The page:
In addition, the government decided to establish a hospital exclusively for the treatment of patients with mental and nervous diseases. Substantial government appropriation allowed for the purchase of 64 hectares of land in Barrio Mauway, Mandaluyong, Rizal, adjoining the grounds of Welfare Village.
By December 18, 1928, around 400 patients of the Insane Dept. Were transferred to the new hospital, marking the formal opening of the Insular Psychopathic Hospital. Dr. Elias Domingo became the first chief of hospital, assisted by the nursing staff from San Lazaro.
The Insular or National Psychopathic Hospital was about 10 kms. from downtown Manila, surrounded by farmlands, relatively secluded from the adjoining towns. When the City Sanitarium closed in 1935, all its patients transferred to this hospital, further aggravating the overcrowded state of its wards. In an effort to match the unabated increase in the number of patients, additional pavilions were constructed thereby increasing its total bed capacity from an initial 400, to 1,600 by the end of 1935.
From the Philippine Psychiatric Association website.
Photo courtesy of Wikipedia.com
Philippine General Hospital
Through the efforts of the Committee, of outside institutions, the Philippine General Hospital allotted additional space and accommodations for internees from Santo Tomas who required hospitalization. 35 additional beds were made available in the male and private rooms, and 8 beds in the female ward.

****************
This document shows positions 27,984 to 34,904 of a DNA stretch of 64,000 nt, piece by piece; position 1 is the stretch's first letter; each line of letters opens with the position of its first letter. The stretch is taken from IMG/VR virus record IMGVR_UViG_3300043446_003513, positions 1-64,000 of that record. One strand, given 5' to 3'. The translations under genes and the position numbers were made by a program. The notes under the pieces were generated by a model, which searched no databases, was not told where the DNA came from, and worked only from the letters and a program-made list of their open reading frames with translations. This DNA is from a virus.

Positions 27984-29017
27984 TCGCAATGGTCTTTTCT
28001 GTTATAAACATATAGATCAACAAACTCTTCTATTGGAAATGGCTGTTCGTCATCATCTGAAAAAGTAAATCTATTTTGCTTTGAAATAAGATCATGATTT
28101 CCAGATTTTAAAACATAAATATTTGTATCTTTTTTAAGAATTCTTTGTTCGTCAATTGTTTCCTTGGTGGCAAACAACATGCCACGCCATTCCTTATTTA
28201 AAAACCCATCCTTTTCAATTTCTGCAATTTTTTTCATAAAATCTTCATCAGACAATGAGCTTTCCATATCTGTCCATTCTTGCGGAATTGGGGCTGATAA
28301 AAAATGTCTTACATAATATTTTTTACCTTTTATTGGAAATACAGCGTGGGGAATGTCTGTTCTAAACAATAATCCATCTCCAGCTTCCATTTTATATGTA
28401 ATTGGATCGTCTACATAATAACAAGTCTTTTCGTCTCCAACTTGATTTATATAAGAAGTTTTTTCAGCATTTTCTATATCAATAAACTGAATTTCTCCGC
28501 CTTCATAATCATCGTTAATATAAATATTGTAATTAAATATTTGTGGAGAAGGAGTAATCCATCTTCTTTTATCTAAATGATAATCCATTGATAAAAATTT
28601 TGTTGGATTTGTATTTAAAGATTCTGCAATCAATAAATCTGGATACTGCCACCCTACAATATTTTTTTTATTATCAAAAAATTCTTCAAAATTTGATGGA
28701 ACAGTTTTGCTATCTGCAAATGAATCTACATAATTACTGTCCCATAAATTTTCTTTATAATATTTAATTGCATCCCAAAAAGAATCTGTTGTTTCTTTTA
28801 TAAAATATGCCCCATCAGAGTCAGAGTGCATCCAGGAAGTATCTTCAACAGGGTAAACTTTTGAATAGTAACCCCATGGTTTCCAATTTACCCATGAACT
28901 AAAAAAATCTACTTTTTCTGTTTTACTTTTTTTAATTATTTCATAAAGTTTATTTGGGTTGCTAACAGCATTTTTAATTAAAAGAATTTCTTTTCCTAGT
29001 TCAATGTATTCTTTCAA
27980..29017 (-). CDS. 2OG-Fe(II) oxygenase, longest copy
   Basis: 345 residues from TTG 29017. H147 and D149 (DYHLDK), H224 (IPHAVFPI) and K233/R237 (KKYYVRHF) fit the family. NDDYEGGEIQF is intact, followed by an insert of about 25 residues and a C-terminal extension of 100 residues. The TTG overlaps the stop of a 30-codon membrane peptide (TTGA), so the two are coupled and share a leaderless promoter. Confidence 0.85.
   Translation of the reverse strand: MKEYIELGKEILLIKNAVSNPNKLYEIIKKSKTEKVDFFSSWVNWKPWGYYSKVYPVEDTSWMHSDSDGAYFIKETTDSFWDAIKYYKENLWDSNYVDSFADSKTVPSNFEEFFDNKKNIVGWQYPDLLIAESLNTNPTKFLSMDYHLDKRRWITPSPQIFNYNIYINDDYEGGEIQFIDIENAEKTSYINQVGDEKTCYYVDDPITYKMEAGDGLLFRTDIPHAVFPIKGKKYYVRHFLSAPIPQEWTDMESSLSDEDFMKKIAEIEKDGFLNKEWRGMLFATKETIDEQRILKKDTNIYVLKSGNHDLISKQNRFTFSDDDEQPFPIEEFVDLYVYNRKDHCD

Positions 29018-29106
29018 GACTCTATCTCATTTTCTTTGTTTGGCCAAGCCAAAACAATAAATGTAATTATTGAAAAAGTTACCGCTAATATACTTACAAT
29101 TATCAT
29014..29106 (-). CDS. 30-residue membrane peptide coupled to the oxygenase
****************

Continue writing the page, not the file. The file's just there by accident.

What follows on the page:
Philippine Tuberculosis Hospital
Internee tuberculosis patients were usually housed in the Philippine Tuberculosis Hospital. Some of the internees included Albert Edgar Benson, Cecil Ann de Prida, Patricia Ann de Prida, Leo Joseph Gump, Floyd Kenneth Huebsch and Warren Mitchell.
This institution was operated until June, 1942, as Red Cross Hospital No. 4, and when the Committee began it administrations, it was taking care of only a few men and women internees. By July, 1943, the number of internee patients at Remedios Hospital had increased to about 90. This facility was closed in September 1944 and 71 people were re-interned. See A.V.H. Hartendorp’s The Japanese Occupation of the Philippines, volume 2, pages 353-355.
San Lazaro Hospital
This facility was closed in October 1944 and four patients were re-interned into Santo Tomas. Patients there included Mary Klein Baker, William J. Douglash, Smith Howland, Henry Howard Long, Charles Michaels and Jerry J. O’Toole.
This facility was closed in October 1943 and 32 people were re-interned.
St. Joseph’s Hospital
This facility was closed in February 1944 and 21 people were re-interned.
St. Luke’s Hospital
This facility was closed in December 1942 and 26 people were re-interned.
“A private institution, was being operated at the outbreak of hostilities as a camp for British evacuees from Shanghai. After the internment of these people at Santo Tomas Internment Camp, about 20 internees lived there as paying guests. By July, 1943, the number quartered at Sulphur Springs had increased to about 90.” This facility was closed on 21 February 1944 and 66 people were re-interned at STIC.